20. Keefer, Philip & Knack, Stephen, 1997. "Why Don't Poor Countries Catch Up? A Cross-National Test of Institutional Explanation," Economic Inquiry, Western Economic Association International, vol. 35(3), pages 590-602, July.
  21. Fernandez-Arias, Eduardo & Montiel, Peter J, 1996. "The Surge in Capital Inflows to Developing Countries: An Analytical Overview," World Bank Economic Review, World Bank Group, vol. 10(1), pages 51-77, January.
  22. Sachs, J-D & Warner, A-M, 1996. "Sources of Slow Growth in African Economies," Papers 545, Harvard - Institute for International Development.
  23. Richard A. Posner, 1979. "A Theory of Primitive Society with Special Reference to Law," University of Chicago - George G. Stigler Center for Study of Economy and State 7, Chicago - Center for Study of Economy and State.
  24. Bleaney, Michael & Greenaway, David, 2001. "The impact of terms of trade and real exchange rate volatility on investment and growth in sub-Saharan Africa," Journal of Development Economics, Elsevier, vol. 65(2), pages 491-500, August.
  25. Patrick GUILLAUMONT & Sylviane GUILLAUMONT JEANNENEY & Jean-François BRUN, 1998. "How Instability Lowers African Growth," Working Papers 199806, CERDI.
  26. Fafchamps, Marcel, 1992. "Solidarity Networks in Preindustrial Societies: Rational Peasants with a Moral Economy," Economic Development and Cultural Change, University of Chicago Press, vol. 41(1), pages 147-74, October.
  27. Stephen Knack & Philip Keefer, 1995. "Institutions And Economic Performance: Cross-Country Tests Using Alternative Institutional Measures," Economics and Politics, Wiley Blackwell, vol. 7(3), pages 207-227, November.
  28. Paul Cashin & Catherine A. Pattillo, 2000. "Terms of Trade Shocks in Africa; Are they Short-Lived or Long-Lived?," IMF Working Papers 00/72, International Monetary Fund.
  29. Easterly, William & Levine, Ross, 1997. "Africa's Growth Tragedy: Policies and Ethnic Divisions," The Quarterly Journal of Economics, MIT Press, vol. 112(4), pages 1203-50, November.
  30. Deaton, A., 1999. "Commodity Prices and Growth in Aftica," Papers 186, Princeton, Woodrow Wilson School - Development Studies.
  31. David E. Bloom & Jeffrey D. Sachs, 1998. "Geography, Demography, and Economic Growth in Africa," Brookings Papers on Economic Activity, Economic Studies Program, The Brookings Institution, vol. 29(2), pages 207-296.
  32. Temple, Jonathan, 1998. "Initial Conditions, Social Capital and Growth in Africa," Journal of African Economies, Centre for the Study of African Economies (CSAE), vol. 7(3), pages 309-47, October.
  33. Bulir, Ales & Hamann, A. Javier, 2001. "How Volatile and Unpredictable are Aid Flows, and What are the Policy Implications?," Working Paper Series UNU-WIDER Research Paper , World Institute for Development Economic Research (UNU-WIDER).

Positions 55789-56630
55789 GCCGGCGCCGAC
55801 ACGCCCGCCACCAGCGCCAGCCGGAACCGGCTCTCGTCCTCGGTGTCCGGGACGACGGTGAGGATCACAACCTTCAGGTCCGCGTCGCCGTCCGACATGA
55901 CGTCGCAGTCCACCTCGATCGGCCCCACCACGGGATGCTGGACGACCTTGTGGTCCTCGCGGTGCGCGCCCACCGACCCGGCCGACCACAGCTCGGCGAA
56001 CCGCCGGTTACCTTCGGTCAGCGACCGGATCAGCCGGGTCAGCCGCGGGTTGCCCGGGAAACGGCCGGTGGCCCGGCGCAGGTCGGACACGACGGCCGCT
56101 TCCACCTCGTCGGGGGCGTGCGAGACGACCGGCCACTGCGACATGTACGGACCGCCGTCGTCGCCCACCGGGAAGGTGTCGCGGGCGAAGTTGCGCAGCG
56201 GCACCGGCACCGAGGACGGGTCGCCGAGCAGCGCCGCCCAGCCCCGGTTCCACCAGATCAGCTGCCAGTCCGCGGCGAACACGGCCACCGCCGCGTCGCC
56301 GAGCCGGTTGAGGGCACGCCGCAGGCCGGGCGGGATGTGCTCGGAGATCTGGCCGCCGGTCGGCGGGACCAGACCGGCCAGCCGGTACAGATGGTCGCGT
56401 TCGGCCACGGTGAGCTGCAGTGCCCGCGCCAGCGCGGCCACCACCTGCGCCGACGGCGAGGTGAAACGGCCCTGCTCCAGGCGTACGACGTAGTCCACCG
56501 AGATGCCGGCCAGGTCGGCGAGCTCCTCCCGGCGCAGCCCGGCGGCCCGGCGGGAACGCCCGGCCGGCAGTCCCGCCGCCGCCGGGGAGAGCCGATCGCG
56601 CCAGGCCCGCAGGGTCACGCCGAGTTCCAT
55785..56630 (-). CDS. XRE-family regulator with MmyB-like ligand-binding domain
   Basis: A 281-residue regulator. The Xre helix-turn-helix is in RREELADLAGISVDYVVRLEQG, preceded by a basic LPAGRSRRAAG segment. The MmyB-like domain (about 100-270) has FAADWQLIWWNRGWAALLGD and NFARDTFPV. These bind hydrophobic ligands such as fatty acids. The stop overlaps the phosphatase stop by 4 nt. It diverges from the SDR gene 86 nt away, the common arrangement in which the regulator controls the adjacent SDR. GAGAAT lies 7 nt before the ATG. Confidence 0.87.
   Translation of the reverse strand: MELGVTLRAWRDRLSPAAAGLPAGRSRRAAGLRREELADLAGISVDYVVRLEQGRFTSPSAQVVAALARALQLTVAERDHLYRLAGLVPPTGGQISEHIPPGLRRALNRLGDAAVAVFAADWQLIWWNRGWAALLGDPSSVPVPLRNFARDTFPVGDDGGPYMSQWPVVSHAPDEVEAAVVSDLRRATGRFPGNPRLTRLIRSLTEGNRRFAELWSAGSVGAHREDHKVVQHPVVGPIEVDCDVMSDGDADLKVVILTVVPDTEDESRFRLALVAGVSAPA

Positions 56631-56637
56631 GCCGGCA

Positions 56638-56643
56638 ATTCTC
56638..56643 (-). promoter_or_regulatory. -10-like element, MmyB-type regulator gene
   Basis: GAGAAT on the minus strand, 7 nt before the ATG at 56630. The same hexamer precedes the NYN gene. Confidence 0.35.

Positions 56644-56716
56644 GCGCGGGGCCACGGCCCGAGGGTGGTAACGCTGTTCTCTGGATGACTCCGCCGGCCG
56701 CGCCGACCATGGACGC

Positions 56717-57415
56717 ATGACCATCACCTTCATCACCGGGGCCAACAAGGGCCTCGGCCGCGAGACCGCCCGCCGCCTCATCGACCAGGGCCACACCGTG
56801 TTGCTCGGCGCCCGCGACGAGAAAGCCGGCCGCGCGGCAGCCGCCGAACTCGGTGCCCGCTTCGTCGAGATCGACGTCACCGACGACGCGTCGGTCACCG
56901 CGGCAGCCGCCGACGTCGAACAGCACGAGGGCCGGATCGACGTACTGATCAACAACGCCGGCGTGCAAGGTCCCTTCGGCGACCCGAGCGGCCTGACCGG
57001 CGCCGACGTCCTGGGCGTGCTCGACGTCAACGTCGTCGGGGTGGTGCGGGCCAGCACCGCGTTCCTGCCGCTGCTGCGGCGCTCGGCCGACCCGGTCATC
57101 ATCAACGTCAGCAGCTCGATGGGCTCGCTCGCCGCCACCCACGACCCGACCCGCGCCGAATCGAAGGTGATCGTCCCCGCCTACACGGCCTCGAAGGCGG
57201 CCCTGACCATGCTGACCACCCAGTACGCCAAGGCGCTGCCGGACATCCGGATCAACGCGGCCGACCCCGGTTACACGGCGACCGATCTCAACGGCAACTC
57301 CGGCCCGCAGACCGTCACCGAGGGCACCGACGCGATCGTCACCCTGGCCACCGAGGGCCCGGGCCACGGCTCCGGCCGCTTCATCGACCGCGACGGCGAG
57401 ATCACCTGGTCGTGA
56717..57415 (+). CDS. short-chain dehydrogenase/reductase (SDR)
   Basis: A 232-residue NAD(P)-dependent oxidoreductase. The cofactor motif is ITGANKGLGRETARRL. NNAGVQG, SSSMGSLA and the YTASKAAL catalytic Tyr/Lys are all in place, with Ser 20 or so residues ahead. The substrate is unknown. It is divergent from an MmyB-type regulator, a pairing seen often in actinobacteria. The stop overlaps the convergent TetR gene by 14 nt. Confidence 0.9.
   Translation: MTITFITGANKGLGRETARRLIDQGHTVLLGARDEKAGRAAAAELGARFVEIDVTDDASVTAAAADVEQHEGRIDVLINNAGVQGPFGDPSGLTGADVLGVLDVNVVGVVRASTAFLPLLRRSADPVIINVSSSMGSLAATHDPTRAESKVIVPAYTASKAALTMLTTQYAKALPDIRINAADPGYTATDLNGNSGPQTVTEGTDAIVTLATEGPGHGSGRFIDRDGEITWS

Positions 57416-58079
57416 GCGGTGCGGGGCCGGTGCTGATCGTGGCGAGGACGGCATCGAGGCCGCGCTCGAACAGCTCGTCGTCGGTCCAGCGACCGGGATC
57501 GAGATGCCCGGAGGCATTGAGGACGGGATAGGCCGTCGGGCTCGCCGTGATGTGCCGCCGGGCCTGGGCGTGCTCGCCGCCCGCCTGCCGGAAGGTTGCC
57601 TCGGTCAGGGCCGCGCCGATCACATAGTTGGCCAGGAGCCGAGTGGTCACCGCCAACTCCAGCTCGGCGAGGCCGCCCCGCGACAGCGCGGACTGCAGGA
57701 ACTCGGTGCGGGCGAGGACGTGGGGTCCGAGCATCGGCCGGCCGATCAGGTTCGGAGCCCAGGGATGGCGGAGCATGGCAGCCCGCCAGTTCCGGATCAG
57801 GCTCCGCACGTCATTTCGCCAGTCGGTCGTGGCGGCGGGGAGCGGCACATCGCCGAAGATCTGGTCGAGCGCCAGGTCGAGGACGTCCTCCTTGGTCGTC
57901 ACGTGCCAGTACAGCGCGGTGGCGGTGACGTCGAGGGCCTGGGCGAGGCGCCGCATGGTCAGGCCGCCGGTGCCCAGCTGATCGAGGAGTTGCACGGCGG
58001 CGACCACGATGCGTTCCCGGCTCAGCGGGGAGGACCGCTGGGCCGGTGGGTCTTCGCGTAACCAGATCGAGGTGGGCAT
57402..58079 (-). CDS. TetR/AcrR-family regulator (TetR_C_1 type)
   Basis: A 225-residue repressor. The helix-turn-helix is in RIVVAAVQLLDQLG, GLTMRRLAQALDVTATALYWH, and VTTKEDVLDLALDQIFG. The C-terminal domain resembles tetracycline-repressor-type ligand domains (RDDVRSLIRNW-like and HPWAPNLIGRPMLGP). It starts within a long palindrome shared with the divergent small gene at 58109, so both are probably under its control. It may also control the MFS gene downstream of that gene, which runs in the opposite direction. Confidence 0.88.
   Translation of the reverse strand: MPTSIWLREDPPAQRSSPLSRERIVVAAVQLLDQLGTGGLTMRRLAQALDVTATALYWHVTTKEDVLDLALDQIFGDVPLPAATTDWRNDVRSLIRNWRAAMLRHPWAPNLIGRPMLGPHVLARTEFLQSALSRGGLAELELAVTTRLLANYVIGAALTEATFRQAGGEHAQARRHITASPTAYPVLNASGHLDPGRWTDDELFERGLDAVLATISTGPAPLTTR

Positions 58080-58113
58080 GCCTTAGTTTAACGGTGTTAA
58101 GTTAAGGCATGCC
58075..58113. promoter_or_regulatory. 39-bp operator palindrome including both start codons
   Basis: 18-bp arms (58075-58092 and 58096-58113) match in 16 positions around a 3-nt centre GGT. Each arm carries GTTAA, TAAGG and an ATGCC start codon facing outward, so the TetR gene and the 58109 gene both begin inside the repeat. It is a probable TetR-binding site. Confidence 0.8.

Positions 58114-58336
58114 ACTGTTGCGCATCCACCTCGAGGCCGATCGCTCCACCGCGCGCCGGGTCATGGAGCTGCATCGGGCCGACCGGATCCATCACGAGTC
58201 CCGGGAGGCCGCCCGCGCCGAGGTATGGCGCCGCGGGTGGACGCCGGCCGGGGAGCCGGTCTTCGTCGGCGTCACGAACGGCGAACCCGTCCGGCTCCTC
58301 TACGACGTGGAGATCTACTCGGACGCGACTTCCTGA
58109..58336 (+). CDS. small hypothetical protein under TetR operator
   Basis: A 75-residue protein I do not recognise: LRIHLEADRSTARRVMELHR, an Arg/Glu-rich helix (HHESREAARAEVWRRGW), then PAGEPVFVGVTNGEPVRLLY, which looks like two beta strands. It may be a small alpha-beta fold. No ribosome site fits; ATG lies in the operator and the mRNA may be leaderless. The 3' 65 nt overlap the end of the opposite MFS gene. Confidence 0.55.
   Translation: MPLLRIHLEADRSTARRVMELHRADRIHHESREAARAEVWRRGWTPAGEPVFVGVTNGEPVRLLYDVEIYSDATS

34. Serven, Luis, 1997. "Irreversibility, Uncertainty and Private Investment: Analytical Issues and Some Lessons for Africa," Journal of African Economies, Centre for the Study of African Economies (CSAE), vol. 6(3), pages 229-68, Supplemen.
  35. Gyimah-Brempong, Kwabena & Traynor, Thomas L, 1999. "Political Instability, Investment and Economic Growth in Sub-Saharan Africa," Journal of African Economies, Centre for the Study of African Economies (CSAE), vol. 8(1), pages 52-86, March.
  36. Knack, Steve, 1996. " Institutions and the Convergence Hypothesis: The Cross-National Evidence," Public Choice, Springer, vol. 87(3-4), pages 207-28, June.
  37. Collier, Paul & Hoeffler, Anke, 1998. "On Economic Causes of Civil War," Oxford Economic Papers, Oxford University Press, vol. 50(4), pages 563-73, October.
  38. Fafchamps, Marcel, 2000. "Ethnicity and credit in African manufacturing," Journal of Development Economics, Elsevier, vol. 61(1), pages 205-235, February.
Full references (including those not matched with items on IDEAS)

This item is not listed on Wikipedia, on a reading list or among the top items on IDEAS.

When requesting a correction, please mention this item's handle: RePEc:noj:journl:v:28:y:2002:p:147-179. See general information about how to correct material in RePEc.

For technical questions regarding this item, or to correct its authors, title, abstract, bibliographic or download information, contact: (Halvor Mehlum)

If you have authored this item and are not yet registered with RePEc, we encourage you to do it here. This allows to link your profile to this item. It also allows you to accept potential citations to this item that we are uncertain about.

If references are entirely missing, you can add them using this form.

If the full references list an item that is present in RePEc, but the system did not link to it, you can help with this form.

If you know of missing items citing this one, you can help us creating those links by adding the relevant references in the same way as above, for each refering item. If you are a registered author of this item, you may also want to check the "citations" tab in your profile, as there may be some citations waiting for confirmation.

Please note that corrections may take a couple of weeks to filter through the various RePEc services.

This information is provided to you by IDEAS at the Research Division of the Federal Reserve Bank of St. Louis using RePEc data.